More specifically, three of the MOSFETs (M1, M2 and M3) have their respective sources and drains (S/D) electrically coupled together. This first set of MOSFETs M1, M2, M3 are series-coupled to each other (“stacked”) by electrically coupling the coupled S/D of M1 to a positive terminal of a power supply (at N1) and the gate of M1 to the coupled S/D of M2. The gate of M2 is then electrically coupled to the coupled S/D of M3, while the gate of M3 is then electrically coupled to a negative/ground terminal of the power supply (at N2). In this embodiment, the MOSFETs M1, M2, M3 are again PMOS devices (due to the orientation of their gates with respect to the power supply), but as before the orientation of M1, M2 and M3 may be reversed if NMOS devices are employed.

The remaining three MOSFETs M4, M5, M6 work as resistive elements each respectively coupled across MOSFETs M1, M2 and M3. More specifically, in this embodiment, one of the S/D of M4 is coupled to the S/D of M1, while the gate and other S/D of M4 are coupled to the gate of M1 and the S/D of M2. Likewise, one of the S/D of M5 is coupled to the gate of M1 and S/D of M2, while the gate and other S/D of M5 are coupled to the gate of M2. Finally, one of the S/D of M6 is coupled to the gate of M2 and S/D of M3, while the gate and other S/D of M6 are coupled to the gate of M3. The gate of M3 is also electrically coupled to the negative terminal (ground) of the power supply. As discussed above, coupling M4, M5 and M6 in this manner employs the resistive nature of the channel across the S/D regions of MOSFETs M4, M5 and M6 to form a voltage divider across the series-coupled MOSFETs M1, M2 and M3.

Although more low-voltage, thin-gate dielectric MOSFETs are employed in this embodiment than shown in the embodiment of FIG. 1, the relationship between the capacitances of M1, M2 and M3 to the applied voltage from the power supply is similar. Specifically, when the capacitances for each of M1, M2 and M3 are substantially equal and the resistances for each of M4, M5 and M6 are substantially equal, then the capacitance (C) of each of M1, M2, M3 are equal, and the equivalent capacitance (Ceq) is three times C. As is the case with any circuit constricted using the principles disclosed herein, any number of MOSFETs may be stacked in series, with a corresponding number of resistive elements (for example, more MOSFETs) coupled across the stacked MOSFETs, without limitation.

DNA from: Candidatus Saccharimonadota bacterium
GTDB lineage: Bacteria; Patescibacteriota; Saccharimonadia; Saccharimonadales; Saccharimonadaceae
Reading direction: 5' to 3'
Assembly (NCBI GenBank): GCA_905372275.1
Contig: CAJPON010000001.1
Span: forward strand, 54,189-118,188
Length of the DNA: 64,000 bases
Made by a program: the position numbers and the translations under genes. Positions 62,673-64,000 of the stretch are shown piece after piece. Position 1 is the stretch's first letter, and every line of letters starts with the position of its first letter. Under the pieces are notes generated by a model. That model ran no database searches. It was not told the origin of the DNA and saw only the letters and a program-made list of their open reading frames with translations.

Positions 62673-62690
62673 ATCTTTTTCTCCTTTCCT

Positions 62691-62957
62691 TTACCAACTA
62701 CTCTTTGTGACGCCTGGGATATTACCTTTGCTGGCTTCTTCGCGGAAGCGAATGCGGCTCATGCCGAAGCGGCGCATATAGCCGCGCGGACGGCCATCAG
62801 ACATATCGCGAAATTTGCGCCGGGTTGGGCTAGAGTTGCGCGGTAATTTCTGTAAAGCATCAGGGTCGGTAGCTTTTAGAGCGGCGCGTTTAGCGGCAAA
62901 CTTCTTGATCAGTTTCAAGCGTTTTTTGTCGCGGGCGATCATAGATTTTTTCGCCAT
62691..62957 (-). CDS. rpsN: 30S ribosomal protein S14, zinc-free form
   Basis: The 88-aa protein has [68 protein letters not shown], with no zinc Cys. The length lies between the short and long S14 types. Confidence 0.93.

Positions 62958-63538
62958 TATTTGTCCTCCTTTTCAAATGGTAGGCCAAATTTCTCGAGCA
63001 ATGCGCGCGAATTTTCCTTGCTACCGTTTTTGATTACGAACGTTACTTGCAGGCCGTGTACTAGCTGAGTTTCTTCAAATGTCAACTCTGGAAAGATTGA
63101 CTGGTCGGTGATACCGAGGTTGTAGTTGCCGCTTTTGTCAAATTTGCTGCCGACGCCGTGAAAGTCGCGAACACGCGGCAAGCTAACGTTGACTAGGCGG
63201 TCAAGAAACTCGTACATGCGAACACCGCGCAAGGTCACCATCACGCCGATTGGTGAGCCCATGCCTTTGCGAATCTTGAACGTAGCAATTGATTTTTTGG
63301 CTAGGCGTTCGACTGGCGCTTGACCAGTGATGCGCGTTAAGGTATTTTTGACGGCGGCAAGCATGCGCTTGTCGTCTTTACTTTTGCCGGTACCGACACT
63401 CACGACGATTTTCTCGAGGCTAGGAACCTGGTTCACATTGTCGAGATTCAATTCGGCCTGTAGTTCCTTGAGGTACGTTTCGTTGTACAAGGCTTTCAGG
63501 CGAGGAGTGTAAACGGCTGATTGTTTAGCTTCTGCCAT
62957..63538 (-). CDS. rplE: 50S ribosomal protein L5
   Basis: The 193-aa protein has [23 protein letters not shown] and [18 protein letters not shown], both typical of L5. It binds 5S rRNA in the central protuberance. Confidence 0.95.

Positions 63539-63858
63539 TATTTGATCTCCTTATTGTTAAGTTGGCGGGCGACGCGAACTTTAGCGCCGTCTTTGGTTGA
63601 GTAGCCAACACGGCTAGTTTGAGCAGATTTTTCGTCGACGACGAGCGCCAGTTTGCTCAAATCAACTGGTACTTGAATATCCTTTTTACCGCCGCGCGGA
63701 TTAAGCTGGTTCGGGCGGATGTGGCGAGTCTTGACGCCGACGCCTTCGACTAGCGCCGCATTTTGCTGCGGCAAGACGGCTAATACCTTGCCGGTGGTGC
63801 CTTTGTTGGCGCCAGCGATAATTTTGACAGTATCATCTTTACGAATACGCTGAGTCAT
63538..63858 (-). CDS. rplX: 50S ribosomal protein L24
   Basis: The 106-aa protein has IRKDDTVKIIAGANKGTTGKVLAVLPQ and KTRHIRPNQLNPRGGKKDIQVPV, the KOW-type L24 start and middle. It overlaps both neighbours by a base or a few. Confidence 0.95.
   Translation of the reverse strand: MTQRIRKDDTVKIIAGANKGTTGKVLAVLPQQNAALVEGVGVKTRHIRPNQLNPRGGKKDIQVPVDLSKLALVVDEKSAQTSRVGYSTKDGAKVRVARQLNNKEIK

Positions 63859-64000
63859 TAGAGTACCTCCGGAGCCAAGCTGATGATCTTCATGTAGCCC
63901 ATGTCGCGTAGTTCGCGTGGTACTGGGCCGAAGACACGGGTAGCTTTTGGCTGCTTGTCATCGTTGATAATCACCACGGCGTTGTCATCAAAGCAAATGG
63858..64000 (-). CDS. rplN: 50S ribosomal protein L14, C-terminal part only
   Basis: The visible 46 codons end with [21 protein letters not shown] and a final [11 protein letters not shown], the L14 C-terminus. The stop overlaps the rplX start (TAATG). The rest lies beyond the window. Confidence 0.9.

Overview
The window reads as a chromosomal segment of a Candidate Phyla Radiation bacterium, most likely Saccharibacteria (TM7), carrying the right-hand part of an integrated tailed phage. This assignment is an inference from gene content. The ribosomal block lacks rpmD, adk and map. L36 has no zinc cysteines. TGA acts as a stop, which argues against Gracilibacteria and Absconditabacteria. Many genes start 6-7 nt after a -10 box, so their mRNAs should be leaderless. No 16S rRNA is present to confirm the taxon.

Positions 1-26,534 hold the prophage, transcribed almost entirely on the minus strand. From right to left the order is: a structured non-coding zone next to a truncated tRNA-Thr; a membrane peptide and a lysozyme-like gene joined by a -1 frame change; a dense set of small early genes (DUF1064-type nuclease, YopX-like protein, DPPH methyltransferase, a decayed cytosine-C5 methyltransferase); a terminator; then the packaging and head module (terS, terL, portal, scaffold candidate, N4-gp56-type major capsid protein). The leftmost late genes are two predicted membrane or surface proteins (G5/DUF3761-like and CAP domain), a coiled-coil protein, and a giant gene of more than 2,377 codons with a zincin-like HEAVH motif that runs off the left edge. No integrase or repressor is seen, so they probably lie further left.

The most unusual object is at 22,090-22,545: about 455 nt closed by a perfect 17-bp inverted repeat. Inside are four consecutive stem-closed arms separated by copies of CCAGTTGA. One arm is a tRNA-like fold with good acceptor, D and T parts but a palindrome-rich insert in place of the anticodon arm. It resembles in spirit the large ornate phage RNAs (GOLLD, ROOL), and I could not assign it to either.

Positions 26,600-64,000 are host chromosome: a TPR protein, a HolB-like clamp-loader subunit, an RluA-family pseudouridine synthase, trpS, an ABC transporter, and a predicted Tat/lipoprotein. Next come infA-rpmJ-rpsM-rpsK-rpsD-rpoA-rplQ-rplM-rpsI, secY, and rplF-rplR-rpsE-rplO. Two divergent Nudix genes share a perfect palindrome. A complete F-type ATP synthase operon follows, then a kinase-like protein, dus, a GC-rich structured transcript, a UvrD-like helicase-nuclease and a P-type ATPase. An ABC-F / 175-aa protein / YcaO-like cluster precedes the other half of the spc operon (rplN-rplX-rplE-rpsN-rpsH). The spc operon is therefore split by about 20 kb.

Looking now at FIG. 4, illustrated is yet another embodiment of a capacitive circuit 400 constructed according to the disclosed principles. Like the circuit 300 in FIG. 3, this circuit 400 includes six MOSFETs M1, M2, M3, M4, M5, M6 coupled together to create a decoupling capacitor for use in circuitry formed in semiconductor wafers. More specifically, three of the MOSFETs M1, M2, M3 are stacked, while the remaining three MOSFETs M4, M5, M6 form voltage dividers across the stacked devices. However, the arrangement of the devices in this circuit 400 is different than that found in the previous circuits discussed above.

As illustrated, the first three MOSFETs (M1, M2 and M3) still have their respective sources and drains (S/D) electrically coupled together, but in this embodiment, the gate of M1 is electrically coupled to the positive terminal of a power supply (at N1), with is coupled S/D coupled to the gate of M2. The coupled S/D of M2 is then electrically coupled to the gate of M3, while the coupled S/D of M3 is electrically coupled to the negative/ground terminal of the power supply (at N2). By reversing their direction in this manner, the stacked MOSFETs M1, M2, M3 may be NMOS devices (due to the orientation of their gates with respect to the power supply).